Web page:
In one of our most memorable games from my younger years, she would emerge in an impromptu costume, her voice comically altered, and ask, “Did you think I was your mother?” Sometimes she played a character from my beloved books; she was Jo in Little Women, Nancy Drew’s boyish best friend, George, or Amelia Aerheart. But it was her villains who made me shriek with delight. She played the wicked witch in the Wizard of Oz, or one of Cinderella’s harpy stepsisters; she pulled the covers up to her chin and cackled like the wolf who’d stolen Grandma. I loved the game, but the best part was when she pulled off her disguise, and returned my mother to me: wide smile, lilting voice, the Elizabeth Arden scented hug that made everything all right.
Now that my mother has Alzheimer’s and I have become her caregiver, it seems as if we play a cruel variation of that game every day. I hear her asking, "Did you think I was your mother?" when she curses her aides with words I never thought she knew or tells them that they’re “fired,” when she accuses me of stealing a coat she hasn’t owned in thirty years. She eyes me warily--the thief who hijacked not only a long forgotten items of clothing, but her life--as if to make sure I don’t make off with anything else. She’s supposed to be the mother, and I the child, she grumbles, as she begrudgingly accepts my help to the bathroom, or a meal I prepared. She’s the one who supposed to be in charge of home, car, job, family. What kind of a usurper do I think I am? The answer, of course, is that I am the very worst kind. I am the next generation, and I’m followed closely by another one that is already prepared to succeed me in tending the house that is our mysterious life on earth.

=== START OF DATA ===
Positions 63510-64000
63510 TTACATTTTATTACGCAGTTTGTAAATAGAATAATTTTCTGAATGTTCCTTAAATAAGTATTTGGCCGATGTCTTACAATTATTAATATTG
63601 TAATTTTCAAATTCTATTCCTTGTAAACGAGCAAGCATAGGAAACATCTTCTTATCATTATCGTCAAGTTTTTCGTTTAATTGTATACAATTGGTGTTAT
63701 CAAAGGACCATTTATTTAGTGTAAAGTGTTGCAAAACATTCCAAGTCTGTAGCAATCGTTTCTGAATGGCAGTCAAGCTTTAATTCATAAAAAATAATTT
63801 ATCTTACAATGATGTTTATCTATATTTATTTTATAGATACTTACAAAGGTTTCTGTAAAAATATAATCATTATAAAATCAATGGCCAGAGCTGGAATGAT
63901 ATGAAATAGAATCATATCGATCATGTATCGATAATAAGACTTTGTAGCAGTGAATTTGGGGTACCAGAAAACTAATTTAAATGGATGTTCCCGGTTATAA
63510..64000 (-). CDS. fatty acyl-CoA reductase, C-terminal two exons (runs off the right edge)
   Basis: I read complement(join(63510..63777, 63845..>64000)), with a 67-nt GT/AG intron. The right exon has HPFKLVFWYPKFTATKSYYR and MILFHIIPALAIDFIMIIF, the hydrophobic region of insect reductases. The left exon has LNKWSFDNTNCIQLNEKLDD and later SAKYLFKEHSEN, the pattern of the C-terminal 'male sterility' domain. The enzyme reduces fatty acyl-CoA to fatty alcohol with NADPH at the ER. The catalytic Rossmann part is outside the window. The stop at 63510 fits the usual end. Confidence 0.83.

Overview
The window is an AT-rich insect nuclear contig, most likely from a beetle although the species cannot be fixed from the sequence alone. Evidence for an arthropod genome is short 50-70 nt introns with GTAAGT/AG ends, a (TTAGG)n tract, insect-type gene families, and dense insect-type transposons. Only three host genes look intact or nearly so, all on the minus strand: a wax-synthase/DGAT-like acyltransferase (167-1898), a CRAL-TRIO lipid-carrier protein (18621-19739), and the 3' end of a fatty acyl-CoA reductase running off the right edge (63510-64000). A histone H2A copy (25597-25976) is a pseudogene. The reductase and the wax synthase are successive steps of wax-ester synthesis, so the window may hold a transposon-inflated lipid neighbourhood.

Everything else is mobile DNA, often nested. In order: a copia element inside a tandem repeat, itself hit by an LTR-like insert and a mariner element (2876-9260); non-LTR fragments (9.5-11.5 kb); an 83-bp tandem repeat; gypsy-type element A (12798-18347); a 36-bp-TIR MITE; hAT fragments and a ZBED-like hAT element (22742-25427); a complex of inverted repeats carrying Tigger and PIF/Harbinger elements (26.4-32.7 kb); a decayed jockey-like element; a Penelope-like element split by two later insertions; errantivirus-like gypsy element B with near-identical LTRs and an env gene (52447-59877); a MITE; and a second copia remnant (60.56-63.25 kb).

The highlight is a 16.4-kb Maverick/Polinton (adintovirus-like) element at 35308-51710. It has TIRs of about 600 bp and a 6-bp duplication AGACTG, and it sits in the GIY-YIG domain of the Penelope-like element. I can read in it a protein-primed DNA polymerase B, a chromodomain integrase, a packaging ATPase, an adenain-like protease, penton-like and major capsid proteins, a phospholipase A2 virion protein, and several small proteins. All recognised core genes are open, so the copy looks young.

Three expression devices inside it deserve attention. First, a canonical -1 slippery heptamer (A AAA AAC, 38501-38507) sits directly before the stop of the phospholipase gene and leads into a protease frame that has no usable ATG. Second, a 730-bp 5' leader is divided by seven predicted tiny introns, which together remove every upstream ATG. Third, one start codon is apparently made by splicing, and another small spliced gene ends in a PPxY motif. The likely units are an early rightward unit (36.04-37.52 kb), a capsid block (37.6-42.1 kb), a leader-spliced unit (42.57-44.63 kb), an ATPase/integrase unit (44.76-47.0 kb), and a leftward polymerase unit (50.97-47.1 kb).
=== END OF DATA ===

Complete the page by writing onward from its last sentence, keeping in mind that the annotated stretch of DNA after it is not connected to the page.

I admit there have been moments when I’ve returned spite for spite, childishness for childishness. (In this disease, there are stages for family members, too.) I have looked at the tiny, broken, confused woman in her wheelchair, and seen nothing but the impostor who replaced my mother in my childhood game. Once she had performed such a convincing act that I’d been genuinely scared by the role she created. When she announced that she was not my mother, I felt my lip quiver. “Well, where is she then?” I asked before I burst into tears. It's an impulse I've felt more than once in the last couple of years.